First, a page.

Unfortunately, His Excellency's note of date July 12th only reached me on the 15th, and the very next was the sailing day of the Odessa steamer; it was utterly impossible to complete my arrangements in time; there would be no other opportunity by steam until the 26th, and thus our only chance of reaching the Crimea previously to the eclipse, was by a sailing vessel; this chance, too, with the prevailing north winds, and the high state of the barometer, was a very small one. So long, however, as a possibility of success remained, I was determined not to abandon the enterprise.
He managed to reach Sebastopol and made observations there. He resigned his position in Constantinople against the wishes of Sultan Abdul-Mejid I, and returned to Edinburgh in 1854. Being in Constantinople with his wife and children, it is likely that the political situation was the main reason for him leaving since the Ottoman Empire was at war with Russia from July 1853 when the Russians invaded the area which is today Romania, then under Ottoman control. Back in Edinburgh he had premises at 2 George Street where he taught mathematics and acted as a consultant on actuarial matters. He was a founder member of the Faculty of Actuaries in Scotland which was established in 1856 and did much work setting up qualifying actuarial examinations and a library. He was the first lecturer to the Faculty giving four lectures in the year after it was established [18]:-
One of the petitioners for our Royal Charter in 1856 was Edward Sang who was one of the first four examiners. Edward Sang was appointed 'lecturer to the Faculty', and delivered four lectures the following year, the second of which was entitled 'The Commercial, Moral and Social Influences of Assurances - the Applicability of the Principle in Difference Circumstances'. Thus, the moral issues of the conflict between professional standards and the commercial interests of employers who, as the Associated Scottish Life Offices had been in existence from 1841 as the first insurance trade association in the world, was recognised. The professional standards required a high set of moral principles in a profession where the vast majority of members were employed in commercial concerns.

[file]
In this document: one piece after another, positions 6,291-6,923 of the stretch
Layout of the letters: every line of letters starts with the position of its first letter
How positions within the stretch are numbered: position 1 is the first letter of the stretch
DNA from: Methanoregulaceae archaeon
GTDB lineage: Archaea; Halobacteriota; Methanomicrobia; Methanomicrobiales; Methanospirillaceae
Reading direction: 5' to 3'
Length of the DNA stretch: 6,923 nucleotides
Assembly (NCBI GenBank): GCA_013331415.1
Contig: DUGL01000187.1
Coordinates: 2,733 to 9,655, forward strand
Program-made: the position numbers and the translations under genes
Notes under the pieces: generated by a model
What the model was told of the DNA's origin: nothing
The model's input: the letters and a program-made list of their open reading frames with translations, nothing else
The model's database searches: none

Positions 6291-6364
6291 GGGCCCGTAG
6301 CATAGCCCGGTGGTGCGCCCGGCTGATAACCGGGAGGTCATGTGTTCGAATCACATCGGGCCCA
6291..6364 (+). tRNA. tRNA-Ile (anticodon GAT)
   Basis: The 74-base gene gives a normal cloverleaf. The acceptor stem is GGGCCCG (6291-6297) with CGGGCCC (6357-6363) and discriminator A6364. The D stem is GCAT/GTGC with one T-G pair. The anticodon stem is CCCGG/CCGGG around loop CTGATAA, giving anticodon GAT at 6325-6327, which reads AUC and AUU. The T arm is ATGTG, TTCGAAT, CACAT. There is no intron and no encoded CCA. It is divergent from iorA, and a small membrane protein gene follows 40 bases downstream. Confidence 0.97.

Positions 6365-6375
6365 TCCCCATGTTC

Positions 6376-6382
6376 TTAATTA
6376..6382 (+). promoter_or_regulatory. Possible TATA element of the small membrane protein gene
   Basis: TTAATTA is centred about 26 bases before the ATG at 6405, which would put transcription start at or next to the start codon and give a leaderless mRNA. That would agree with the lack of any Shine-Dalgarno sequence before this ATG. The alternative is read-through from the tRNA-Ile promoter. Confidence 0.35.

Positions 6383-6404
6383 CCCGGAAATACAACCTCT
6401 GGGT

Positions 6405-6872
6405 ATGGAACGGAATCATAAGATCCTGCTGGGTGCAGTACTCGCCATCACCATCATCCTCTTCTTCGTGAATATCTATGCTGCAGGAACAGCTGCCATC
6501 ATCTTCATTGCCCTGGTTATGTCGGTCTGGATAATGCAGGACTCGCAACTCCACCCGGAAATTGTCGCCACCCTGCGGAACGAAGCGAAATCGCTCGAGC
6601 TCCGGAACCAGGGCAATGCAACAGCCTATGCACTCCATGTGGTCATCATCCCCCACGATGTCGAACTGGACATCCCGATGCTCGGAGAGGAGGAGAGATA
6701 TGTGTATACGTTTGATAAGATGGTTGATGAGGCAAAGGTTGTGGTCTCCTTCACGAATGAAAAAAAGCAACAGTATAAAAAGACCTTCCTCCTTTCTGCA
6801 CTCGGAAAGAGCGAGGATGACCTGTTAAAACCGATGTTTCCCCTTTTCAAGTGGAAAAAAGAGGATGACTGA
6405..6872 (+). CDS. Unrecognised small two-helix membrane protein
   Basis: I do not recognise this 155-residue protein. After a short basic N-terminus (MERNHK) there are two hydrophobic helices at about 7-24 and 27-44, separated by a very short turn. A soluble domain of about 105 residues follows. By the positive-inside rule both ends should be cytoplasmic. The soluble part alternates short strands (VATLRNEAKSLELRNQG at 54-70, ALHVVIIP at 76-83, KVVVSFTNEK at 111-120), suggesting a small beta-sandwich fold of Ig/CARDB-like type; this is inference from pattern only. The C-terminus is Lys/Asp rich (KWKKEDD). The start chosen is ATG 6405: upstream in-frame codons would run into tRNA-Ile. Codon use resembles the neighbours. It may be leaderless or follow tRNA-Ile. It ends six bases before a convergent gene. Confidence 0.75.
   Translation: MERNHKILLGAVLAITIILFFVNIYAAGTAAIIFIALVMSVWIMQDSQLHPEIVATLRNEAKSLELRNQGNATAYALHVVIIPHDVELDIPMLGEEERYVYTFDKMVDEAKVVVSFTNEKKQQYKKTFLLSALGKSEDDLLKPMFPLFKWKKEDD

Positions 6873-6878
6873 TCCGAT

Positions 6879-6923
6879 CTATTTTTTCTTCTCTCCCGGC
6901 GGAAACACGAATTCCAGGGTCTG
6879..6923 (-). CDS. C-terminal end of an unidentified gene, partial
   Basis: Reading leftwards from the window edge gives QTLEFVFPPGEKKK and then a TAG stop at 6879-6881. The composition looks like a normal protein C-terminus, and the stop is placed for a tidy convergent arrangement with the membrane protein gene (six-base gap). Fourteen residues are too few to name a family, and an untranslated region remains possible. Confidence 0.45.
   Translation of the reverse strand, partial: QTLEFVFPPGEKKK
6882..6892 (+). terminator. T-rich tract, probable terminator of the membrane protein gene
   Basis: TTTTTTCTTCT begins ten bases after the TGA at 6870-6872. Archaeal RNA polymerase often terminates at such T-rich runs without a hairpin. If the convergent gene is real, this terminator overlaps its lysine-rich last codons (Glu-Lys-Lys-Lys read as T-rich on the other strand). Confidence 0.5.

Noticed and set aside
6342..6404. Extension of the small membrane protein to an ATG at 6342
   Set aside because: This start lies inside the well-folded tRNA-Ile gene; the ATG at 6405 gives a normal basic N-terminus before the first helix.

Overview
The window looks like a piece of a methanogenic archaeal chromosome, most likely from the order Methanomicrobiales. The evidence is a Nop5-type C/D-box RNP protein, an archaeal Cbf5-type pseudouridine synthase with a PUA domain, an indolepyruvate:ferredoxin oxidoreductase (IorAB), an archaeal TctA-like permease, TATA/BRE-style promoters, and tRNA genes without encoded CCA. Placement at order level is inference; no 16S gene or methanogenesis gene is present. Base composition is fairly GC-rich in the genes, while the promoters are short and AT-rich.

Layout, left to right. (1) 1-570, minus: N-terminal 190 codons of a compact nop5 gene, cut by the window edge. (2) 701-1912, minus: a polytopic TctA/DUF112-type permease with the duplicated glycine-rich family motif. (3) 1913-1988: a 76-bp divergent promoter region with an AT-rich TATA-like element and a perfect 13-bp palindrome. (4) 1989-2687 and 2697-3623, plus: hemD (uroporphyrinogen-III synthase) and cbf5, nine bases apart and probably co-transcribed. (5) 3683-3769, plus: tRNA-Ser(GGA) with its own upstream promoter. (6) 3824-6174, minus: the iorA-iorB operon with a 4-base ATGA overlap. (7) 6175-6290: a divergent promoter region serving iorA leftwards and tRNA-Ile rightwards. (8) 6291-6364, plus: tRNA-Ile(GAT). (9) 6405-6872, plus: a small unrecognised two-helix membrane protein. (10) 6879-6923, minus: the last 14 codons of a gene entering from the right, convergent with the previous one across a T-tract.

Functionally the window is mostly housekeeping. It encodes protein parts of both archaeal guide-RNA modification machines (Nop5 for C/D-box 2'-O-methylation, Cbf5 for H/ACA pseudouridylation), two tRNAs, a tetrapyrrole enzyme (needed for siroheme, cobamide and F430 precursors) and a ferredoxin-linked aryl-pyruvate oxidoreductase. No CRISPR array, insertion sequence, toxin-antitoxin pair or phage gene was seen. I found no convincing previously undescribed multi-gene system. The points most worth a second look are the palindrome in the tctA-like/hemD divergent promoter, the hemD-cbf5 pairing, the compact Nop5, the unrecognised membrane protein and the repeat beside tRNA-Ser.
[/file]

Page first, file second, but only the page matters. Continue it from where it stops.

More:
Alex Craik lists some of the topics Sang published on:-
Mainly in Edinburgh-based journals, Sang wrote extensively on mathematical, mechanical, optical and actuarial topics including vibration of wires, a theory of toothed wheels, an improved lighthouse light, railways, bridges, manufacturing and life insurance. He published actuarial, annuity and astronomical tables, books on Elementary and Higher Arithmetic and much-used tables of 7-place logarithms (1871).
He published around 200 items, all on applied mathematics if we take that in its broadest sense. His books Elementary Arithmetic (1856) and Higher Arithmetic (1857) mentioned in the quote above are interesting in that in the second he shows how to calculate and use 7-place logarithms. He writes in the Preface to Higher Arithmetic:-
To those who have only considered the subjects of direct, inverse, and fractional powers, and the cognate subject of Logarithms, in the light which the modern notation throws upon them, it may seem vain to attempt to explain these matters with no aid beyond that of our ordinary numeral notation; but an examination of the following pages may serve to show that the mind does not require the aid of artificial symbols to detect and appreciate even recondite properties of numbers; and the Author flatters himself that he has brought the leading properties of Logarithms completely within the bounds of arithmetic.
For the Prefaces of these two books, see THIS LINK.

There is no doubt that Sang's most remarkable achievement is his massive unpublished compilation of 26- and 15-place logarithmic, trigonometric and astronomical tables, filling 47 manuscript volumes. Compiled over forty years, latterly with assistance from two daughters Flora and Jane, these perhaps surpass in accuracy the (also unpublished) French 'Cadastre' tables of 1801.

Sang gave an account of these tables in November 1890 which we give at THIS LINK.

Sang's manuscripts were gifted to the nation by Anna Wilkie Sang and Flora Chalmers Sang with the following communication sent on 1 July 1907 [29]:-